Inquisition: Paul Naschy’s directorial debut is now on Blu-ray from Mondo Macabro
It’s not a stretch to cite the late Jacinto Molina — better known in our world as Paul Naschy — is one of the most important figures in the long, lurid history of Spanish horror. Sure, Spanish-born Jess Franco’s pioneering work is of note, but Franco made most of his movies abroad, outside of the harsh, stifling hold of dictator General Franco (no relation…at all!). Naschy, however — first as an actor and writer — is the one who lived and worked and mostly stayed in Spain and whose groundbreaking monster mash Werewolf Shadow (aka The Werewolf vs. The Vampire Woman) put stronger, sexier and commercially viable Spanish horror on the map. That film’s international success forever locked the barrel-chested Naschy’s identity as the melancholy wolfman Waldemar Daninsky, a role he first played in the film Frankenstein’s Bloody Terror and then would later reprise in myriad horror movies throughout the ‘70s and ‘80s. But there was far more to Naschy than meets the fur and fang…
We previously raved about Vinegar Syndrome’s Blu-ray release of one of Naschy’s most fascinating and beautiful Gothic horror movies, 1973’s Count Dracula’s Great Love and though Naschy both starred and wrote that delirious film, he didn’t make his directorial debut until 1976’s Inquisition, an intense and wild historical shocker that liberally cribs from both Ken Russell’s The Devils and Michael Reeves’ Witchfinder General but injects itself with plenty of inimitable Mediterranean flavor and enough gorgeous naked female flesh for a dozen flicks. Now, Eurohorror heroes Mondo Macabro have released Inquisition in a snazzy Blu-ray edition, presenting the film in 1.85:1 high-def, making the previously sorta drab-looking torture drama pop off the screen with vibrant colors and razor-sharp detail. It’s a handsomely-produced movie and it’s exciting to finally see it in all its splendor.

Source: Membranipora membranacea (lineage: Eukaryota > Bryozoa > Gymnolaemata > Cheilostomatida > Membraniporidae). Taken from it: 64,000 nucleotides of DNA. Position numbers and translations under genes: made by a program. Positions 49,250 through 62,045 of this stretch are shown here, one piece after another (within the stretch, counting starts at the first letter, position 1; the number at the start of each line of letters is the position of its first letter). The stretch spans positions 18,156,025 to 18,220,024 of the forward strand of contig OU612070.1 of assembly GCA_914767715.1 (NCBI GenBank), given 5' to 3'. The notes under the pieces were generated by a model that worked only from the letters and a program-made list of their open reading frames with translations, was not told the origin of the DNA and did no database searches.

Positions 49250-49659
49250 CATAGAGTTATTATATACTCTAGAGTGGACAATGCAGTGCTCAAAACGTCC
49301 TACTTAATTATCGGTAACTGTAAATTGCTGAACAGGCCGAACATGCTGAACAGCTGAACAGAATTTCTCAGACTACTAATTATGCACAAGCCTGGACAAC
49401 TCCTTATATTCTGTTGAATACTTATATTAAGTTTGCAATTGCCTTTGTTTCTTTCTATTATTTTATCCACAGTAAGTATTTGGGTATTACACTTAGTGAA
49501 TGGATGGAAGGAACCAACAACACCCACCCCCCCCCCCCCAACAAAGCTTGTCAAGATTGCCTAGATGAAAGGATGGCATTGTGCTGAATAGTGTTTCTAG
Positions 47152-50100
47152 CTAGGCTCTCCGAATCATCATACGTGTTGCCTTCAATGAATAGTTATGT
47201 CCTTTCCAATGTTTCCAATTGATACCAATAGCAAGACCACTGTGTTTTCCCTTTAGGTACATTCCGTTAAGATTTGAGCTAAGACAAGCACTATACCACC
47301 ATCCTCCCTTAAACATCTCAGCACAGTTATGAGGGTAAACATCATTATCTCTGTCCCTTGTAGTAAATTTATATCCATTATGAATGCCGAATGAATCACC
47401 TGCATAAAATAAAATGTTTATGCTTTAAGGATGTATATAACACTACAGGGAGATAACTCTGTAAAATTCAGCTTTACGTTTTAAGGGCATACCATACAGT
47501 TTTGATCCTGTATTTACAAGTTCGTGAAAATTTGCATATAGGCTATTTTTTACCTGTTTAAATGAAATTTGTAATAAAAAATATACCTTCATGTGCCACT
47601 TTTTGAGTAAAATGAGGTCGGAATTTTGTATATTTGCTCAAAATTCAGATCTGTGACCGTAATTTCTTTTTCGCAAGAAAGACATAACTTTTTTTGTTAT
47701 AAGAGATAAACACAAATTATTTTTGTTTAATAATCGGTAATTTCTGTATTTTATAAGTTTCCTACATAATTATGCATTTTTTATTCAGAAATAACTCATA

The film casts the fearless Naschy in three rolls: as Death, The Devil and the main character, the bloodthirsty Inquisitor De Fossey, who, despite his penchant for witchhunting has a cuddly romantic streak, linking this character to Naschy’s soft-hearted vampire in Count Dracula’s Great Love. In it, De Fossey ends up in a plague-savaged hamlet in the 16th century, doing his job of ridding the world of witches with the help of sex-crazed dwarf Renover (Antonio Iranzo). In between bouts of potentially-unjustified torture and murder, De Fossey falls for the lovely Catherine (Daniela Giordano) and after the love-struck psycho kills her fiancée and burns a bevy of kindly local ladies, Catherine makes a deal with the Devil to get bloody revenge.
Inquisition is heavy on conversation and depending on which version you watch on the disc, that heaving-chested dialogue is either in the original Spanish language or the clunky and fun English dub. I prefer the dubbed for personal reasons this is always how I would watch Naschy films as a kid and there’s a comfort in hearing legendary actor Jack Taylor dub Naschy’s voice. In either version, you’ll see tons of beautiful women in various undressed states tortured by horrible people; but like all Spanish films of this period, romance and character and emotion overtake the ample scenes of shock. Giordano is a wonderful actress and graces Catherine both sensuality and intelligence and she’s matched by Naschy’s conflicted witchfinder and Iranzo’s lecherous henchman. There’s nothing original about the subject matter perhaps, but its the teller not the tale and here, Naschy proved himself a fine director (love the slow-mo scenes and the inappropriate fuzz guitar soundtrack too).
Extras on MM’s Blu-ray include another installment of the fabulous Eurotica series charting the Spanish horror boom, a vintage intro from the late Naschy and a charming intro from Giordano. There’s also a commentary from Naschychat’s Rod Barnett and Troy Guinn that I have yet to explore, but it’s a nice extra feature to have. If you’re a Naschy admirer, this is an essential release of an important — and beautifully made — picture in his enduring canon.